Lil Bigfoot 13' needs new axle - Page 3 - Fiberglass RV


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Old 08-06-2014, 01:02 PM   #29
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Originally Posted by denabear View Post
the current axle already bottoms out over the smallest bump, including our low curved driveway.It also throws things around when in tow. How would the 3500lb axle do same? Wouldn't a new axle fix those problems? I really feel like a dumb girl right now. A dumb girl who's being taken advantage of
You're not dumb, your just into a situation you have no knowledge.
The axle also acts as a shock absorber.
A 3500 pound axle is designed for a much heavier trailer.
Your trailer will set higher but the stiffness of the 3500 pound axle will give your trailer a very stiff ride and you may end up with everything on the floor after spending $800.00.

John
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Old 08-06-2014, 01:13 PM   #30
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I asked what Roy suggested and this is the reply. It is a much more detailed reply,

"as for your axle, the axle on your trailer is rated at 2500 lbs from the manufacture but is in all actuality a 3500 lb axle that is down rated to accommodate the manufacturer's specs and avoid having to run elec brakes on the trailer to keep the initial cost low. The regulations change from state to state and province to province in regards to what sizes of trailers require electric brakes. If it was a smaller axle it wouldn't be rated anymore than 2200lbs because the 2200lb axles have a smaller axle beam.

As for the air pressure in the tires, YES running TOO low pressure will cause all of what you were told. But tires have a have a maximum PSI rating to never exceed but there is a variable where you can lower the pressure according to load. For example, you tires may have a max PSI rating of 50 PSI but you can safely run them at 28 psi. That is the good thing about radial tires.

As for raising the trailer, there really isn't anything I can do about that without major modifications to the frame which would shoot the cost sky high. We would have to cut a section out of the frame in order to recess the axle up inside the frame and that's would weaken the frame which in my opinion is bad.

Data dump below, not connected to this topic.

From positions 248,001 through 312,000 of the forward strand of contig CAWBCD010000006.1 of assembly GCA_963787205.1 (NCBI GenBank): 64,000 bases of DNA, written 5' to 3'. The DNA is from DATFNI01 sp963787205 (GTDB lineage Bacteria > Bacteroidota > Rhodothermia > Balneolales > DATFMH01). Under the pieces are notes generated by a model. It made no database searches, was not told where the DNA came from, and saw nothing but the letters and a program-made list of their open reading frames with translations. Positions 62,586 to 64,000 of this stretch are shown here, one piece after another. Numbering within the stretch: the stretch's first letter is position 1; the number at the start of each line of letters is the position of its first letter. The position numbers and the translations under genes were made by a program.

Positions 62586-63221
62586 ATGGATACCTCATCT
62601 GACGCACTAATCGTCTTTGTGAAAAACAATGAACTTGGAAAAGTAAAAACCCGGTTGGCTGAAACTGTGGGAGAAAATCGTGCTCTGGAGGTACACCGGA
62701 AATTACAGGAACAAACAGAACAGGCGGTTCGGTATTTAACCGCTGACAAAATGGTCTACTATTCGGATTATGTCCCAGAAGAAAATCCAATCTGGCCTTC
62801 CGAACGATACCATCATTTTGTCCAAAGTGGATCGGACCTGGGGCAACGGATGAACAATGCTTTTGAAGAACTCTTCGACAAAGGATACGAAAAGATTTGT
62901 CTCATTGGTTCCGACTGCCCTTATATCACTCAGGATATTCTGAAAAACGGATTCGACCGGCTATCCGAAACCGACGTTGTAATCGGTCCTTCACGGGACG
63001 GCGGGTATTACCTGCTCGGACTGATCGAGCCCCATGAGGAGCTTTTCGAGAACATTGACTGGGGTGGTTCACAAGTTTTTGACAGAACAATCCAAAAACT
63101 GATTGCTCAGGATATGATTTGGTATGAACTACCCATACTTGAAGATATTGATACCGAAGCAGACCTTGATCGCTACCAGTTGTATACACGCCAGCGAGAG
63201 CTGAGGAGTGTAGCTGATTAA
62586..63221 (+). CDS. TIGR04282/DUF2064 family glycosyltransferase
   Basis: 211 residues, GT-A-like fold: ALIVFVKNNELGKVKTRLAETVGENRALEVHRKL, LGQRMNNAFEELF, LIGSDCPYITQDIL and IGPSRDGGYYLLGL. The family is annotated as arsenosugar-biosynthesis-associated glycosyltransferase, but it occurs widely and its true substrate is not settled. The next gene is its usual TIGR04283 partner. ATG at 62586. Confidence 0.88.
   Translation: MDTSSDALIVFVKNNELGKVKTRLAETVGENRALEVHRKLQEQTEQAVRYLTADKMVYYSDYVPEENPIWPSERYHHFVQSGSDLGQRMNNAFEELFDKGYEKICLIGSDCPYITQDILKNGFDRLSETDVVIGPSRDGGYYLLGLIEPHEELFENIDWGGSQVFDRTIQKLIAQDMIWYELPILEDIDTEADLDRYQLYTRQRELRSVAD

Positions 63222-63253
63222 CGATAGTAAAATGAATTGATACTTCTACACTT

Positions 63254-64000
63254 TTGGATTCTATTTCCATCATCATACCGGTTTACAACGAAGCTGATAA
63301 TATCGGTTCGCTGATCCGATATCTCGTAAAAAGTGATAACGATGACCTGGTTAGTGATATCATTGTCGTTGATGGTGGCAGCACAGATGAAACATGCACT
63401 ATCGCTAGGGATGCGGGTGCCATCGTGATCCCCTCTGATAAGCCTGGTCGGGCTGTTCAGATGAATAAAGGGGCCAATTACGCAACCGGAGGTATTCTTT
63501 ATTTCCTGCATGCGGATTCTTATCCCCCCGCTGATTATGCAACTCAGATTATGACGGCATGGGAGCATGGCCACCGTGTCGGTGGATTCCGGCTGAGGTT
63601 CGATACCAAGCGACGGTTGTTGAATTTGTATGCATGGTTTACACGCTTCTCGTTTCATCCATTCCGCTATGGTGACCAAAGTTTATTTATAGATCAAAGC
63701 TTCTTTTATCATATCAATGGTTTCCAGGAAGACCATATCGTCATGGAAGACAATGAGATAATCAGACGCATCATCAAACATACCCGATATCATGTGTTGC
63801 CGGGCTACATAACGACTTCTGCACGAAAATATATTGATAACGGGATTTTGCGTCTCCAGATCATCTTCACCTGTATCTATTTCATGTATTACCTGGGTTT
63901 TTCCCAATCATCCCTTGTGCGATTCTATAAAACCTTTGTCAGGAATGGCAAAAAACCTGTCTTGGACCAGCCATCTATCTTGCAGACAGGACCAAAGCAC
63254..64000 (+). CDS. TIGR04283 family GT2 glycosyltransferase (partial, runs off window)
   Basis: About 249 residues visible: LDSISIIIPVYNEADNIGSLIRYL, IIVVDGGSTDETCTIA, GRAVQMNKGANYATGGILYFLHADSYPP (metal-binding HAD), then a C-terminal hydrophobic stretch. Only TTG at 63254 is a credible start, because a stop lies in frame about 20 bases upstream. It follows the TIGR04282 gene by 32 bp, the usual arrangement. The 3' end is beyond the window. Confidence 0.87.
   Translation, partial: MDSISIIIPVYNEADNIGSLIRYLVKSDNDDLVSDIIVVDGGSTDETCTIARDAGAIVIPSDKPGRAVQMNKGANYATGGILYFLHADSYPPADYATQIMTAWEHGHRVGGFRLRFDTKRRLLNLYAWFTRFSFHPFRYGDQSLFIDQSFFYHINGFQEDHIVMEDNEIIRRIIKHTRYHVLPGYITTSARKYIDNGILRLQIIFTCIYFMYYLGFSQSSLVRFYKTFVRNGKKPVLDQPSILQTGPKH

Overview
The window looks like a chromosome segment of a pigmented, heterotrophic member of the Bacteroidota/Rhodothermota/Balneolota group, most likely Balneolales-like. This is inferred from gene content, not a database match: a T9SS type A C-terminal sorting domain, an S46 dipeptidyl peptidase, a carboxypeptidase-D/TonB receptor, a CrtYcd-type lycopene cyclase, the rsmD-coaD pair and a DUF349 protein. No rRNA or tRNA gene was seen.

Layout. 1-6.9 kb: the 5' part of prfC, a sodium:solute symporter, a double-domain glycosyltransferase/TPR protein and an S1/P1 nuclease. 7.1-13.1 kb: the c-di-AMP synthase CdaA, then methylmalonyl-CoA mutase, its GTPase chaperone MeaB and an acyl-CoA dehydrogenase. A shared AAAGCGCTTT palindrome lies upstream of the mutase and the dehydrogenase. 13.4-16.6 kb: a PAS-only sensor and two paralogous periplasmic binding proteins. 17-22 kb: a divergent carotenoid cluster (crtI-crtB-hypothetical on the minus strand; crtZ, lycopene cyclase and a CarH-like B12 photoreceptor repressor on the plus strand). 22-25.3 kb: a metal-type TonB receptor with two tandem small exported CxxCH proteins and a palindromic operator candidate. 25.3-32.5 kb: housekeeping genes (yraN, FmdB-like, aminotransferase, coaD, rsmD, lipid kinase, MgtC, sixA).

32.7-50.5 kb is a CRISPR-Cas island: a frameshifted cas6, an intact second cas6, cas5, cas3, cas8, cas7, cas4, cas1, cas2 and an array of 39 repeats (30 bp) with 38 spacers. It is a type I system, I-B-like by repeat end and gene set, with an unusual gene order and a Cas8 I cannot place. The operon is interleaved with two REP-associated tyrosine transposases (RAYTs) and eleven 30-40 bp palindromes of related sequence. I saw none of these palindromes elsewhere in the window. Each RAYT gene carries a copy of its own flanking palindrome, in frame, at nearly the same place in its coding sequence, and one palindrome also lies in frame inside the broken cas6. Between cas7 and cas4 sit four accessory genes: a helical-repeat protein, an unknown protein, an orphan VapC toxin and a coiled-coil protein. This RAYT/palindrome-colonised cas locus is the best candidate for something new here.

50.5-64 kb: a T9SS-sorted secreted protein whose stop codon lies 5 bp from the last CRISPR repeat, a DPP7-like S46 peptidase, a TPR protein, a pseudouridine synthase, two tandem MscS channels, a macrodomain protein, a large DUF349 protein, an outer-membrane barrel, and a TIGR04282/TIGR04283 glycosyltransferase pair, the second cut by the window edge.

I feel that what I am suggesting is the best and most economical way to go. If you are having second thoughts about this and wish to hold off or take the trailer somewhere else, that's up to you and completely fine with me either way. After all it is your trailer and your money.

I hope this answers your questions"

So, my fellow know much more than me's, does that make sense???


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Old 08-06-2014, 05:45 PM   #31
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Old 08-06-2014, 05:56 PM   #32
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Lil Bigfoot 13' needs new axle

Ok. Maybe this is what I should have done originally lol,

What do I need to be asking/telling the next potential axle fixer uppers lol? What is it that I actually am wanting?? I mean from my point I view I want my trailer to not bottom out over tiny curb bumps an to be in perfect working order. Brakes?? Our two vehicle isn't mine. How can I tell if it is brake ready?? Is that the little trailer button on the steering wheel?? Anyway if I am replacing anyways should brakes be the safest best method? If this was your trailer and you were not capable of doing the work yourself what would you pay someone to do to it to make it the best.


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Old 08-06-2014, 07:05 PM   #33
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Dena,
That video I included may help you gain a clearer picture of what all this stuff is about.

The stuff shop said about the axle being "downrated" is the reduced rubber so that part is good. He is saying heavier metal axle tube with less rubber inside to provide a softer suspension. Softer suspension = less slamming from road bumps.

Do not run your tires at 28 psi, soft tires run hotter than firm tires, heat degrades tires literally from the inside out. Can have good tread and tire just fails.

You should be closer to max than min air pressure especially if doing 55 - 60 mph for several hours traveling. A little under max is not a big issue but 28 psi tire pressure is part of the reason those Ford Explores would have a "comfortable" ride right up to when a tire blew and the vehicle rolled over because it sat high. Dealer told people to go with a lower pressure for a better ride. Trailer tires have a weight rating based on the tire pressure, reduce the pressure and you reduce the weight rating. Talk to a tire store to get better information.

Your trailer is going to sit higher than it did originally, how much depends on the down angle of the axle. Tire is mounted to an arm, the arm comes off of the axle tube that runs across the trailer. That arm can be level (0 down angle) or angled up by between 10 and 45 degrees (up angle) or angled down (down angle) by the same range of 10 - 45 degrees. Worth asking what angle the torsion arm was ordered at. I don't recall exactly so maybe someone will chime in who does but I think 5 degrees equaled about a half inch of height. So he may have ordered axle at a different angle than the original to compensate for some of that additional height from the bracket.

Here is a post that has a picture of the axle (you can see the arm angles down relative to the bracket by about 10 degrees)
Scamp Axle - Leading vs Trailing